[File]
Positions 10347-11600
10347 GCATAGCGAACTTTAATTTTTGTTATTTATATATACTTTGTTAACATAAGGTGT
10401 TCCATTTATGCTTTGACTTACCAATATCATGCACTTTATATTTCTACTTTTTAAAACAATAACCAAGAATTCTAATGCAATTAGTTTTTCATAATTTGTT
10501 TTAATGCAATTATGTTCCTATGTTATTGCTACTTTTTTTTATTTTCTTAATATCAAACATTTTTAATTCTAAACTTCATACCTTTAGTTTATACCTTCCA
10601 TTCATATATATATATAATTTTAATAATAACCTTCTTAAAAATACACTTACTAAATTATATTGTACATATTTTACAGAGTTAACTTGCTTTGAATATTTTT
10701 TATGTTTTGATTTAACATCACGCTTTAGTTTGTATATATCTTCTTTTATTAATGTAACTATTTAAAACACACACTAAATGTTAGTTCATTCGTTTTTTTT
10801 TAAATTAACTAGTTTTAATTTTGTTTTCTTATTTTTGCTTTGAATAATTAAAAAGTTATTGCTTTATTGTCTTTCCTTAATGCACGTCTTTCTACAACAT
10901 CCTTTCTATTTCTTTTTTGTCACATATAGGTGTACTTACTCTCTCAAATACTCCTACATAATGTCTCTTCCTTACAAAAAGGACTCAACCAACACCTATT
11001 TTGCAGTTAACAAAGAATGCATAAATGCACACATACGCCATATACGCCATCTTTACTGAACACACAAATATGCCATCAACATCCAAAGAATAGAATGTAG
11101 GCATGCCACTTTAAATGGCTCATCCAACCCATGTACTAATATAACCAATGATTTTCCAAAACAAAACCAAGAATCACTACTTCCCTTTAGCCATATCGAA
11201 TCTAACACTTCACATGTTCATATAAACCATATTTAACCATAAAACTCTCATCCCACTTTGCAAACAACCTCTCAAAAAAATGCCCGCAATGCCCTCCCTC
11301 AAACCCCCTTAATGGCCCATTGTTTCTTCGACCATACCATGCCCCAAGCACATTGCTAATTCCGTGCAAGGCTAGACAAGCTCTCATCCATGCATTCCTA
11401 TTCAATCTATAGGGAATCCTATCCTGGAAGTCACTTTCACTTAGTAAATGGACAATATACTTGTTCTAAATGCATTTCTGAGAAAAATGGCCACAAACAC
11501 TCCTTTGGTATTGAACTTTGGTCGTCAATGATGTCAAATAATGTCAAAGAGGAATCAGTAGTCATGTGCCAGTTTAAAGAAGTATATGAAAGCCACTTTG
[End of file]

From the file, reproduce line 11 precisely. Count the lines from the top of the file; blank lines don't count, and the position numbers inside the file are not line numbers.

11201 TCTAACACTTCACATGTTCATATAAACCATATTTAACCATAAAACTCTCATCCCACTTTGCAAACAACCTCTCAAAAAAATGCCCGCAATGCCCTCCCTC